News & Alerts

I was driving along the 87-North when one of my kids shouted, “hey look, a kosher truck!”

You couldn’t miss it. A massive blue stamp on the back of the truck with the MK symbol. “You think maybe the truck is edible?” mused my daughter.

I chuckled. “Nah, it’s probably filled with Michael Kors jackets or something.”

We passed the truck, which clearly wasn’t carrying clothing – it was a tanker. The rest of the way home I wondered why a truck would need a kosher symbol.

The best possible kosher alert of all time

 When I got home, I called the MK. “Um, this may be the strangest call you’ve ever received, but I think someone out there believes your symbol is like a company registration sign or something, cuz I saw it on the back of a tanker.”

I was kind of hoping to see a KOSHER ALERT displayed in Synagogues across Canada informing everyone that a Kosher symbol had erroneously been placed on a vehicle.

Imagine my surprise when the receptionist informed me that the MK certifies trucks.

But after mulling it over, I realized that it made sense for trucks to need certification. After all, a tanker could have been carrying Treif on a previous trip. But I had to know exactly how trucks get certified, so I sat down with MK Directors Rabbi Saul Emanuel and Rabbi Peretz Jaffe to get the full picture.

How to make a truck Treif 101

Tankers don’t just carry juice and gasoline. They also bring ingredients needed in bulk to process kosher foods you put on your table (and in your stomach). Stuff like honey and vinegar.

Not all liquids that travel by tanker are kosher. Glycerin, a widely used sweetener and humectant (product that keeps food moist). The word glycerin actually derives from the Greek word for sweet (glykys). Glycerin is usually made of non-kosher animal fats. The same can be said of certain oils.

A truck that carries a non-kosher load, even if the liquid is cold, for more than 24 hours becomes Treif. Some liquids, such as molasses, are transported hot in order to speed up the loading and unloading process.

Why the big symbol?

Canada is 9.985 kilometres in size, and a truck may carry vinegar from Nova Scotia to British Columbia or from Toronto to Florida. Transportation companies need a way to carry kosher liquids without consumers worrying about the kosher status of the liquid.

To this end, the MK pioneered the concept of the kosher truck. “We were the innovators of putting kosher stickers on trucks,” Rabbi Jaffe told me. “No one else did it until we did it.”

Aside from the practical aspect of the kosher trucks, the symbol serves as a deterrent. “If the truck has a kosher symbol on it, the driver thinks twice and won’t go to a non-kosher place where people will see him,” explained Rabbi Emanuel.

A trucking company that wants to kosherize some tankers will notify the MK, who will provide a list of trusted companies who give trucks the “kosher wash.”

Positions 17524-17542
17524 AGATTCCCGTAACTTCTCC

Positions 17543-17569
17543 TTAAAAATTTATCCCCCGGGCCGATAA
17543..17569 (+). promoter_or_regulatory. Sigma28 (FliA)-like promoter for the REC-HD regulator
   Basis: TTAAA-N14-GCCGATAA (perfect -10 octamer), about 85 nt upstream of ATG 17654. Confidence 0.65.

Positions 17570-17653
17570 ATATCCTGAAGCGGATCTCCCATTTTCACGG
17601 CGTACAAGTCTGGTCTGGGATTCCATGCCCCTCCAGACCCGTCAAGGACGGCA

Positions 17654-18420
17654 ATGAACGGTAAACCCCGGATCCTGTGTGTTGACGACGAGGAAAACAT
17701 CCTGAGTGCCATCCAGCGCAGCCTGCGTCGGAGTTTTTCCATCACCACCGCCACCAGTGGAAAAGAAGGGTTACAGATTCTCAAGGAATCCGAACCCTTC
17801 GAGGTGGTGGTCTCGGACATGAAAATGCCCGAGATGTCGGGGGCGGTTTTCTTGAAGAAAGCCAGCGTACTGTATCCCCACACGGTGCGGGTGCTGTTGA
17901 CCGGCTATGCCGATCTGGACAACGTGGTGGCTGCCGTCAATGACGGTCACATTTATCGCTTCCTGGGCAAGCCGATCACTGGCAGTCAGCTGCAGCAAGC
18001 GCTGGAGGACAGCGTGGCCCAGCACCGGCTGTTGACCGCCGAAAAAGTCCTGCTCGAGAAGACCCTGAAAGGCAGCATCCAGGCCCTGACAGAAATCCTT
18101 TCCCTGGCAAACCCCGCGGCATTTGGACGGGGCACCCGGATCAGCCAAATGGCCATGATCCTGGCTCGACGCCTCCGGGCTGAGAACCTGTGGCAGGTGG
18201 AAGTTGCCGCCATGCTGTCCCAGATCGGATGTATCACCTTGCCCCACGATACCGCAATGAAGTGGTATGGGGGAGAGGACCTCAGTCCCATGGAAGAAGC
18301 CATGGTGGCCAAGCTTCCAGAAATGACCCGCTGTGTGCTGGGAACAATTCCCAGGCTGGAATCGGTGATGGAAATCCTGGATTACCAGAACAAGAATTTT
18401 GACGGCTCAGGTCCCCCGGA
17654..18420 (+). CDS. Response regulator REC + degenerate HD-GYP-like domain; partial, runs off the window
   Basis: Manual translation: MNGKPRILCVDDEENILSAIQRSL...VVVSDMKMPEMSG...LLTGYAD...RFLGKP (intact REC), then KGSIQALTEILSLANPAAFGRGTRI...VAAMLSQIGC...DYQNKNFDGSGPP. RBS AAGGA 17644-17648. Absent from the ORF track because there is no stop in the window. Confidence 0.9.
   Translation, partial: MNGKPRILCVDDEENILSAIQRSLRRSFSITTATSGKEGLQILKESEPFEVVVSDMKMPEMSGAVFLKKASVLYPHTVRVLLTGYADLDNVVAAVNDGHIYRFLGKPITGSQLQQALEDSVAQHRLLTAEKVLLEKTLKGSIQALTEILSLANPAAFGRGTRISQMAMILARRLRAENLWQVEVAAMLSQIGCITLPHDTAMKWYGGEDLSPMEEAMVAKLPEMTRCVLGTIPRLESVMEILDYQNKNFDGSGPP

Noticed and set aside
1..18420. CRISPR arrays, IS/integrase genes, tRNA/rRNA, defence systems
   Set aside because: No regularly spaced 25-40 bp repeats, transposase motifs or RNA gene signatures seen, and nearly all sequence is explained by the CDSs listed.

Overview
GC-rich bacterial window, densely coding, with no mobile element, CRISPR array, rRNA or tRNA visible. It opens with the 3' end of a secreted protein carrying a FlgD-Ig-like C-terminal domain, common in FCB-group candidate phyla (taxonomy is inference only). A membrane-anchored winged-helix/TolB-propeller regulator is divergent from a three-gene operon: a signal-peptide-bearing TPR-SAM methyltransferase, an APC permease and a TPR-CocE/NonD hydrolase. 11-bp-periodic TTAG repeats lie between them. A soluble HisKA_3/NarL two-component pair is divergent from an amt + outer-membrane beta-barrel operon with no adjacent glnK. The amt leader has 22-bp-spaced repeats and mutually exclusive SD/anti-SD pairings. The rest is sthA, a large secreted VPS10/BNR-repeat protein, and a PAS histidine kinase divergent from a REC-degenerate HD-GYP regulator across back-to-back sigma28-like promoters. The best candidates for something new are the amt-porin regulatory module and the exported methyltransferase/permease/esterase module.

Giving trucks the kosher wash

“We know specific companies that we allow the truck to go to for kosherization because we know that the procedures and temperatures they can reach is according to what Jewish law requires,” said Rabbi Emanuel. “So we have recommended koshering facilities where a truck would need to go.”

To kosherize a truck, it is thoroughly cleaned, inspected by a Mashgiach (kashrut supervisor), the truck is filled with water and brought to a boil using a live high pressure steam hose. It takes about hours for the water to boil. When the water has boiled, the Mashgiach returns to ensure that it reached the right temperature.

Once the kosher wash is concluded, the water is emptied from the tanker, which can now carry kosher liquids. The truck’s number is noted and added to the list of kosher trucks. An MK symbol is stamped onto the tanker.

Watching the logs

To ensure trucks aren’t carrying non-kosher liquids, a copy of each truck’s log is sent to the MK on a weekly basis. The log details the liquids carried and locations where the truck has gone.

A typical log might have kosher oil going to Florida, and orange juice carried back to Canada. Then kosher vinegar sent to New York City, etc.

In addition, a Mashgiach is sent out once a month to check the logs of every truck. He can randomly check trucks as well.

Certain trucks need to be watched a little more carefully. Some trucks only carry dairy, others may need to be kosherized for Passover.

So next time you are driving on the highway and spot a kosher symbol on a tanker, give the driver a thumbs up, because what he is carrying will probably end up in your stomach.

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